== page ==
P&O might make for swift and easy crossings (it never ceases to amaze me just how quickly they load and unload those enormous boats) but the rest of the experience can leave a bit to be desired. Are you a man? And do you want to change a nappy? Be prepared to search the entire ship in vain only to find, when the contents are beginning to leak along your arm, that the first loo you visited has a changing station cunningly disguised as an ordinary cubicle in a row of identical, unmarked cubicle doors. And as for the convoluted pricing system in the cafeteria (or 'food zone' as they like to call it), a degree in philological symbology is probably required to interpret the pricing structure, and trying to pay at the till is like answering the riddle of the Sphinx. Do you want the 'kids eat free' or the 'family meal' option? But you haven't selected a pudding. Yoghurt doesn't count as a dessert. Do you want to go back and start at the beginning?
Driving in France is a real pleasure. Apart from the fact they insist on using the wrong side of the road, almost everything about the experience is a real joy. Even the roadworks seem less stressful than those on the M25. And the great thing about driving through torrential rain is that you know the weather can only get better. Ok, so our pristine chalet/cabin was a little damp with the grass we brought in on our shoes within a matter of minutes on arrival, and a walk round the camp site had to be deferred. But by day two the sun was shining weakly from behind the milky haze of yesterday's cloud and discovering the camp shop sold fresh bread, croissants, and pain au chocolate suddenly made everything a whole lot better.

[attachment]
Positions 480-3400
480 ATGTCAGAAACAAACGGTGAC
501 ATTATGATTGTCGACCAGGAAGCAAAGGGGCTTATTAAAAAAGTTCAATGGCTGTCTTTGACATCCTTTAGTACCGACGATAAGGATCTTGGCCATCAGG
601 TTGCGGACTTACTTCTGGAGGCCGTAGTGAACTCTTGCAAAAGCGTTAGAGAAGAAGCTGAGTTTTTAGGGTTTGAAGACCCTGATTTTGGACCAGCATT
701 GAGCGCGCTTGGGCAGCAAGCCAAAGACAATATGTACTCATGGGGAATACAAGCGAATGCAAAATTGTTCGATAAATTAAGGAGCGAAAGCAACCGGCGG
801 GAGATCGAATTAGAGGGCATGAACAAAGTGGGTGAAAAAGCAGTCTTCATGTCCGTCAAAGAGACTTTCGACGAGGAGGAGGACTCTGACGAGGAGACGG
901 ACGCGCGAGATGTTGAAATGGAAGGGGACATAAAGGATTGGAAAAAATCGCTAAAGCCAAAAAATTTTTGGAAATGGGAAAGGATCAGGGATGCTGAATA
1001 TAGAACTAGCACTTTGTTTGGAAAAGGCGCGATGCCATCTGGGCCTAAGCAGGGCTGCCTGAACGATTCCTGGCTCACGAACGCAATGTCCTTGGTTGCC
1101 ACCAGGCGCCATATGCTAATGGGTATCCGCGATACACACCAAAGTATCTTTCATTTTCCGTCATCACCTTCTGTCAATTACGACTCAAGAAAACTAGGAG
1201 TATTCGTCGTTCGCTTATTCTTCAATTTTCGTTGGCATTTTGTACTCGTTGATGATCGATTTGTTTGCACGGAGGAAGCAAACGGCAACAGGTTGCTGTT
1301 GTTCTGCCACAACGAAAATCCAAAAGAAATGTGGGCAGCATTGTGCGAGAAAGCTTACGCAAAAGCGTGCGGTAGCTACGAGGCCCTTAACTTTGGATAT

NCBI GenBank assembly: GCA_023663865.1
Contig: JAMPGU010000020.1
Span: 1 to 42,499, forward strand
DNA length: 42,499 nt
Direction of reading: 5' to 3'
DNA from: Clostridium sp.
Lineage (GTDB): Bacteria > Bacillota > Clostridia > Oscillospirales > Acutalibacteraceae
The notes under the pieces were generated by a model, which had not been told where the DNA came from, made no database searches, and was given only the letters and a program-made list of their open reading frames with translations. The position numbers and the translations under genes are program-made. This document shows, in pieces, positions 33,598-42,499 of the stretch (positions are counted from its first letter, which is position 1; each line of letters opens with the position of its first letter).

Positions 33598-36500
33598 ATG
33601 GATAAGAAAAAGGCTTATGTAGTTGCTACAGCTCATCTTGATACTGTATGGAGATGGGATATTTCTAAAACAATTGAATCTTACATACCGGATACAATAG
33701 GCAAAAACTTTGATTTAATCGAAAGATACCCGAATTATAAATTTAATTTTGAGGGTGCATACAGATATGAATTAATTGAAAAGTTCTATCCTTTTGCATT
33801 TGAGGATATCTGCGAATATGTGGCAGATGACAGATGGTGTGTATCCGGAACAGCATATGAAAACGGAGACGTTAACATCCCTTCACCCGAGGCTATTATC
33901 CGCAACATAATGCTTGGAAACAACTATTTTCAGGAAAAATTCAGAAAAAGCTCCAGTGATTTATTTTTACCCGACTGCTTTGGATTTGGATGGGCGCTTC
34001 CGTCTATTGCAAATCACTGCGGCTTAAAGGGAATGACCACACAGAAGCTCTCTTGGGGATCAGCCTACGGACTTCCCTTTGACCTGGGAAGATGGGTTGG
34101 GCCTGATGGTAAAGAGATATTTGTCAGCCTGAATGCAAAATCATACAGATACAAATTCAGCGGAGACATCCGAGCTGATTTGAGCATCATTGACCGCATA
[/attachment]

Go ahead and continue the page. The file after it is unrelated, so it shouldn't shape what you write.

Eurocamp's little leaflet detailing the local attractions gave us plenty of inspiration. My interest in WW1 and Charlie's interest in choo-choos was neatly integrated (so we thought) by the remains of a supply line which served the troops on the Somme. It's about an hour's drive, but through some of the most resonant historical landscapes of recent history: countless allied war cemeteries, the golden angel atop the restored bassilica at Albert, and more. But arriving to find that the railway only runs on Sundays an public holidays until July was a tad disappointing to say the least. Surely a sentence in the brochure could have told us so? Or better still, the Eurocamp reps? ('Where are we?' I asked when we arrived at the site. 'France,' replied Dan... I suppose I asked for it!) Still, the enormous lego-style memorial at Thiepval puts your own problems into perspective, and we had time to visit the unique Canadian memorial at Beaumont-Hamel where – unlike so many other war-graves – the landscapes retains the shell-holes and trench-lines that were made on that fateful July morning 94 years ago. Here's a selection of the photos from the first full day of our holiday. More to come - both words and pictures - on Tuesday.
The Basillica at Albert
Thiepval, designed by Edward Lutyens
The strange landscape of Beaumont-Hamel